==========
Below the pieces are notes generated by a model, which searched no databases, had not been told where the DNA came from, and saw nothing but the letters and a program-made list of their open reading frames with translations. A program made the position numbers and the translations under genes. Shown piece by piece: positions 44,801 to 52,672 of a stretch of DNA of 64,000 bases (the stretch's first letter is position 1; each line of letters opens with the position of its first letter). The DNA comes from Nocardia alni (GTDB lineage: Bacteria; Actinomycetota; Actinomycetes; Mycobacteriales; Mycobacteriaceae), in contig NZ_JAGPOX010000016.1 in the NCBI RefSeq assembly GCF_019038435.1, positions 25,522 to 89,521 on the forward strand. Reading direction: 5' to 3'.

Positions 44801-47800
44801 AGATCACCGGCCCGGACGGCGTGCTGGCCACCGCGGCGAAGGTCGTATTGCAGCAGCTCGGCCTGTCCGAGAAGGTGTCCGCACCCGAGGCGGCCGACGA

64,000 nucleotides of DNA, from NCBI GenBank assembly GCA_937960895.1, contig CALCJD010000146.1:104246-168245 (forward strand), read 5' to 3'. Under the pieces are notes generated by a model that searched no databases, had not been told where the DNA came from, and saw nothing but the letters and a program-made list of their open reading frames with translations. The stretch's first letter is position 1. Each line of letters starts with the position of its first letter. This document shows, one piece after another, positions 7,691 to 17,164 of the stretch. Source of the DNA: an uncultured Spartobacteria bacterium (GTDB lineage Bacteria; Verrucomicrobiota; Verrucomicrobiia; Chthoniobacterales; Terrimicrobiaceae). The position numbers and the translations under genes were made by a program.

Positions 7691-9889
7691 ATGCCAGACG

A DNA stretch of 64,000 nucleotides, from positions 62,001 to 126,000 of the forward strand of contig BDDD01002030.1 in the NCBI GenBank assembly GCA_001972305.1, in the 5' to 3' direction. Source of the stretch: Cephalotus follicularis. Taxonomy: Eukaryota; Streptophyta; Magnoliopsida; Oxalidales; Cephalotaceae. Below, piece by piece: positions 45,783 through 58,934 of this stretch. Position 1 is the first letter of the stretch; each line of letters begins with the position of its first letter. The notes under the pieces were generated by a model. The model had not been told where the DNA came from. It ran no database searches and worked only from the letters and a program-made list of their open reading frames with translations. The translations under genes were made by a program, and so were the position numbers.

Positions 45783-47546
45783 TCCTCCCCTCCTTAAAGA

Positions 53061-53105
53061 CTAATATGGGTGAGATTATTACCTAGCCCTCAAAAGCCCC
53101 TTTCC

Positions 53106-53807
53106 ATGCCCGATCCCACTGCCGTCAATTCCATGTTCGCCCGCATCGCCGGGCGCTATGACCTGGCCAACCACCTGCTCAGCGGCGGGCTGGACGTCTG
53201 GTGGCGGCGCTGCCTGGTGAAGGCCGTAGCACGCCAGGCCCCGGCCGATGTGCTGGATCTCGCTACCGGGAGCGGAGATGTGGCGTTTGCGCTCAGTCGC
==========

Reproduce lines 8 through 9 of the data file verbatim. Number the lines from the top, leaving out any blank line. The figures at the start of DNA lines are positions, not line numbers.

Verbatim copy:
Positions 45783-47546
45783 TCCTCCCCTCCTTAAAGA